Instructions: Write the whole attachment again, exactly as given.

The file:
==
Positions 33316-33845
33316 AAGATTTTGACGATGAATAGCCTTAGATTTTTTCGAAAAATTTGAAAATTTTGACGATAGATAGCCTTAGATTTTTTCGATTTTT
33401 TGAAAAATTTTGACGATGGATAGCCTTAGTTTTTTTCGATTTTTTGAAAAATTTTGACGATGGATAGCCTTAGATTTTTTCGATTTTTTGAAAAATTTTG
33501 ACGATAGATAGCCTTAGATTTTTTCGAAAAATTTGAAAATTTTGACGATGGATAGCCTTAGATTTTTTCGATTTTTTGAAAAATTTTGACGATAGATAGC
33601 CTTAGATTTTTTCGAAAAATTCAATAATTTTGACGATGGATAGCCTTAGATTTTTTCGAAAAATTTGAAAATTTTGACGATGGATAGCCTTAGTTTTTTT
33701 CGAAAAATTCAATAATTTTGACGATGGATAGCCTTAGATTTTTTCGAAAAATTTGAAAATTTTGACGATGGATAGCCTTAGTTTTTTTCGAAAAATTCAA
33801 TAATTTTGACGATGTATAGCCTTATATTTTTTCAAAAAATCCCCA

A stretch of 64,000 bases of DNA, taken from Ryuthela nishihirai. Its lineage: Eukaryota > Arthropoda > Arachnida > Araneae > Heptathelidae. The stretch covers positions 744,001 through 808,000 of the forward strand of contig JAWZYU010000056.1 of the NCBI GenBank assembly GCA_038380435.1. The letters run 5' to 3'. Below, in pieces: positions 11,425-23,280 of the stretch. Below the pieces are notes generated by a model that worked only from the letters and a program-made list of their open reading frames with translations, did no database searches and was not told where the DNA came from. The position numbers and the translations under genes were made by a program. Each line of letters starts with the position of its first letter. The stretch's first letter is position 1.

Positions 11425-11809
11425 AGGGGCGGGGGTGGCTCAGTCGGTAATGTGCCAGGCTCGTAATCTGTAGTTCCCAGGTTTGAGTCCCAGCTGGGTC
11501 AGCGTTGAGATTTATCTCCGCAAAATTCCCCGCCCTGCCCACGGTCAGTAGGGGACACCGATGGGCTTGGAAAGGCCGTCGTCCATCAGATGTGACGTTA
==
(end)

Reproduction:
Positions 33316-33845
33316 AAGATTTTGACGATGAATAGCCTTAGATTTTTTCGAAAAATTTGAAAATTTTGACGATAGATAGCCTTAGATTTTTTCGATTTTT
33401 TGAAAAATTTTGACGATGGATAGCCTTAGTTTTTTTCGATTTTTTGAAAAATTTTGACGATGGATAGCCTTAGATTTTTTCGATTTTTTGAAAAATTTTG
33501 ACGATAGATAGCCTTAGATTTTTTCGAAAAATTTGAAAATTTTGACGATGGATAGCCTTAGATTTTTTCGATTTTTTGAAAAATTTTGACGATAGATAGC
33601 CTTAGATTTTTTCGAAAAATTCAATAATTTTGACGATGGATAGCCTTAGATTTTTTCGAAAAATTTGAAAATTTTGACGATGGATAGCCTTAGTTTTTTT
33701 CGAAAAATTCAATAATTTTGACGATGGATAGCCTTAGATTTTTTCGAAAAATTTGAAAATTTTGACGATGGATAGCCTTAGTTTTTTTCGAAAAATTCAA
33801 TAATTTTGACGATGTATAGCCTTATATTTTTTCAAAAAATCCCCA

A stretch of 64,000 bases of DNA, taken from Ryuthela nishihirai. Its lineage: Eukaryota > Arthropoda > Arachnida > Araneae > Heptathelidae. The stretch covers positions 744,001 through 808,000 of the forward strand of contig JAWZYU010000056.1 of the NCBI GenBank assembly GCA_038380435.1. The letters run 5' to 3'. Below, in pieces: positions 11,425-23,280 of the stretch. Below the pieces are notes generated by a model that worked only from the letters and a program-made list of their open reading frames with translations, did no database searches and was not told where the DNA came from. The position numbers and the translations under genes were made by a program. Each line of letters starts with the position of its first letter. The stretch's first letter is position 1.

Positions 11425-11809
11425 AGGGGCGGGGGTGGCTCAGTCGGTAATGTGCCAGGCTCGTAATCTGTAGTTCCCAGGTTTGAGTCCCAGCTGGGTC
11501 AGCGTTGAGATTTATCTCCGCAAAATTCCCCGCCCTGCCCACGGTCAGTAGGGGACACCGATGGGCTTGGAAAGGCCGTCGTCCATCAGATGTGACGTTA